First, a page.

Benest's of Millbrook
The store was founded at Lisbon House in 1888 by William Le Bas Benest and celebrated its centenary in 1988 with the publication of a book, The Benests of Millbrook - One Hundred Years by Jack Lawrence Benest. Five years later the family sold their popular store, along with it's sister store Fineprice, on St Clement's Coast Road, to the CI Traders Group.
Lisbon House (previously Lisbon Cottage) had been built in 1840, as Millbrook began to develop as a residential area, by George Bisson. He quickly went bankrupt and the shop was then run by Rachel Gallichan, a 'grocer and tea dealer', followed by a number of others. In 1881 the occupier was Philip Val, a grocer from Grouville.
The shop's business developed on the back of home deliveries by horse and cart to customers living nearby.
In the second half of the 20th century the store was known as S G Benest and Son, the S G Benest being Sydney George, and his son, Stuart N Benest. It was during Stuart Benest's ownership that the store grew steadily from a small shop into a supermarket; it always retained the personal touch, however. Stuart's cousin John Benest managed the business with him during this period.
Sydney George was the son of the founder and he built up the store's business over more than 50 years, including the difficult period during the German Occupation.
John Benest recalled his time in the business in the St Lawrence Millennium book St Lawrence - A celebration of our parish. He would call on customers with their orders. At Leda House the Laurens family would give him a glass of milk and a welcome bottleful to take home each week. Close to Benest's, on the corner of Rue du Galet, was Le Gros Tobacconist and Barber, with a barber's striped pole above the door and a painted sign on the corner of the building advertising Muratti's High Class Cigarettes.
This was the company which presented the Muratti Vase, which is competed for annually by the island football teams of Jersey and Guernsey.
The hairdressing business moved further down La Rue du Galet and became Le Miere's. It was later to move to the flower shop, Millflora, run for many years by Bernard Hooker. This business replaced Machon's cycle shop, which was a popular meeting place for cyclists before and after World War 1.
To the east of Benest's was Homestill, bought by the family in 1959, and then, on the corner of the lane, Millbrook House, where Bill Hibbs ran a general store from before World War 2 and through the Occupation. He retired after the war, but it was not until 1968 that the Benests purchased the site from the Le Gros family, to expand their operation. A dispensing pharmacy was added in 1952, as well as a sub-post office, which had previously operated from Walker's newsagents shop further along the road.
Jerripedia founder Mike Bisson recalls the store in the 1950s and 60s:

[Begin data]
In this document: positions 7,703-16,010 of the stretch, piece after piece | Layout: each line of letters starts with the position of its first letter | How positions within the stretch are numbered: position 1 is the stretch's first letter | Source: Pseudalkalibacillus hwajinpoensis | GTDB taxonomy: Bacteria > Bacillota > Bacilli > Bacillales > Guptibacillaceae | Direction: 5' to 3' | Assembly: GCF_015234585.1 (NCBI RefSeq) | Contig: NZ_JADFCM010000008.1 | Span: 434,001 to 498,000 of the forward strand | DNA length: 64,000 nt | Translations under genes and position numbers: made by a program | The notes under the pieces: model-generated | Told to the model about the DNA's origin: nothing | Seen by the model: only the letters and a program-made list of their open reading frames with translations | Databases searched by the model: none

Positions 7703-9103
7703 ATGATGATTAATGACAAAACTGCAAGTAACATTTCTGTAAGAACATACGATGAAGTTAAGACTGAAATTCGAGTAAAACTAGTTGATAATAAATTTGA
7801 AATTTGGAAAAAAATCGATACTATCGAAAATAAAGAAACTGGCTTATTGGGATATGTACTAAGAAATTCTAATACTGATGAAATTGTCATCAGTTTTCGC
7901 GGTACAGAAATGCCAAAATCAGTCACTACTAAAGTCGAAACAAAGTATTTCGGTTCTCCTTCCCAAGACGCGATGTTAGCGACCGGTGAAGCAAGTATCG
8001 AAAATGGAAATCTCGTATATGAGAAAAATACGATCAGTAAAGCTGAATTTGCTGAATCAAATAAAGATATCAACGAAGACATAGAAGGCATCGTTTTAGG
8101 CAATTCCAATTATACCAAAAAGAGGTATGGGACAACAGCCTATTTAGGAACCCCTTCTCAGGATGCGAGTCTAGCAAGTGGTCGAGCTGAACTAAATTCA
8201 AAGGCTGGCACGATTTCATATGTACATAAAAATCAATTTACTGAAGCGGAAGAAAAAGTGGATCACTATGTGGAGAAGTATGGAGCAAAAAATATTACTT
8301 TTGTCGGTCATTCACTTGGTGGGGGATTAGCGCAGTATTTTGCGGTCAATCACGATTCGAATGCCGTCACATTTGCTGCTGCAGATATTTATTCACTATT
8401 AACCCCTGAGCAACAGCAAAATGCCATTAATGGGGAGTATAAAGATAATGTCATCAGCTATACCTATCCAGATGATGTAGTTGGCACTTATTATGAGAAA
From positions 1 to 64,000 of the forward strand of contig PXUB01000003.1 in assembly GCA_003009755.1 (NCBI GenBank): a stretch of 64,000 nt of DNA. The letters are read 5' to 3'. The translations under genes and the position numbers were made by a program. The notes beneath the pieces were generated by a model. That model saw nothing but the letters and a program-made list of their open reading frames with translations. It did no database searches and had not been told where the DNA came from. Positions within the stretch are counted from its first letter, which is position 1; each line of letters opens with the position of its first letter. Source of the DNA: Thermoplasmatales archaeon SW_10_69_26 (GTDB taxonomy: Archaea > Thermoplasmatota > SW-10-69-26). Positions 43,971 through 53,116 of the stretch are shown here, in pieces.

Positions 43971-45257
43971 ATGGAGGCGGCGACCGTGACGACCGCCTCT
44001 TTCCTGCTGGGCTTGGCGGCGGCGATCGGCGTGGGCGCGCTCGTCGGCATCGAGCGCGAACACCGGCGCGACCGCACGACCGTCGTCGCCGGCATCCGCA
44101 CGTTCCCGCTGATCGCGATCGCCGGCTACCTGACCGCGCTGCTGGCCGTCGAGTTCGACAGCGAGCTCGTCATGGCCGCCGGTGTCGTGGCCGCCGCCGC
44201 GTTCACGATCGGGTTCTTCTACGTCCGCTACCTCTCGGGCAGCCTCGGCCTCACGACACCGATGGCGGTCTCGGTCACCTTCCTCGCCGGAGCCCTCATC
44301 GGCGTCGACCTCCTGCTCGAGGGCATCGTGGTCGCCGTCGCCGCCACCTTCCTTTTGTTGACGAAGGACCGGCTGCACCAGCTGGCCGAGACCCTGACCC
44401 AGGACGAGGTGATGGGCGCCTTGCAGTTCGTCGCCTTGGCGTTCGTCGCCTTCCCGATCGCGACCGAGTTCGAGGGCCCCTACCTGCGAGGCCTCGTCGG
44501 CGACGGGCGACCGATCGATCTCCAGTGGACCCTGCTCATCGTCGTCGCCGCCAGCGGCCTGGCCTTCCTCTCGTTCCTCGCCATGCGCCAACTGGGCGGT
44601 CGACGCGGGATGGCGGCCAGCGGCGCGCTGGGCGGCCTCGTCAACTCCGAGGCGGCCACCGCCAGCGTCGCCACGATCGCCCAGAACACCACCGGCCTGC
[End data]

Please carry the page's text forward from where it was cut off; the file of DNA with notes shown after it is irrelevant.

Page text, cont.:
- "My mother was a friend of Stuart and Dorothy Benest, and living close by at what we called Boulevard Avenue, but others include within Millbrook, we used to do most of our shopping at Benest's. I recall Stuart as a very hands-on manager, always on the shop floor greeting his regular customers. My mother, my brother and I had only to step inside the doorway to hear Stuart's 'sergeant-major' voice booming out a welcoming 'Hello Peg!'. John Benest was much the quieter of the two cousins, beavering away eagerly in the background.
- "The business was always innovative, but this could lead to problems. The establishment of a wholesale wine and spirits businss on the corner of the lane leading to the shop's car park at the rear, in what had been Millbrook House, led in the late 1960s to a conflict with the Licensing Assembly, but as I recall it the Benests triumphed in their attempt to run retail and wholesale licensed outlets from the same premises.
- "I had my first holiday job at Benest's in the mid-60s, stacking shelves for 2s 6d an hour.
- "As the Le Riches Group grew and converted their stores into supermarkets, Benest's faced increasing competition, but it was not until 2003 that the business, then under control of Stuart's son Simon Benest, eventually sold out to their main competitors.
- "I also remember very well Walker's newsagents shop, which is still trading today. In the 1950s it was run by Mrs Walker, and formed part of a house called The Glen. You had to be very careful when you entered the shop because there were two steps down immediately inside the door. I was a regular customer calling weekly for my Eagle comic and a tube of sherbet."
- Descendants of Philip Benest and Jenny Le Bas, the Benest family tree
Across the road from Benest's was the Coralie Hotel, built on the site of Lincoln House, owned by Tim Pallot, a former Centenier and Deputy. At the foot of Mont Felard, the Mont Felard Hotel was built on the site of Richmond House. It was turned into a hotel in 1947 by William Turner and he sold it to the Alker family four years later.
In the 1980s it was bought and run by Hughie and Joyce Behan, who also turned West Park Pavilion into Behan's West Park.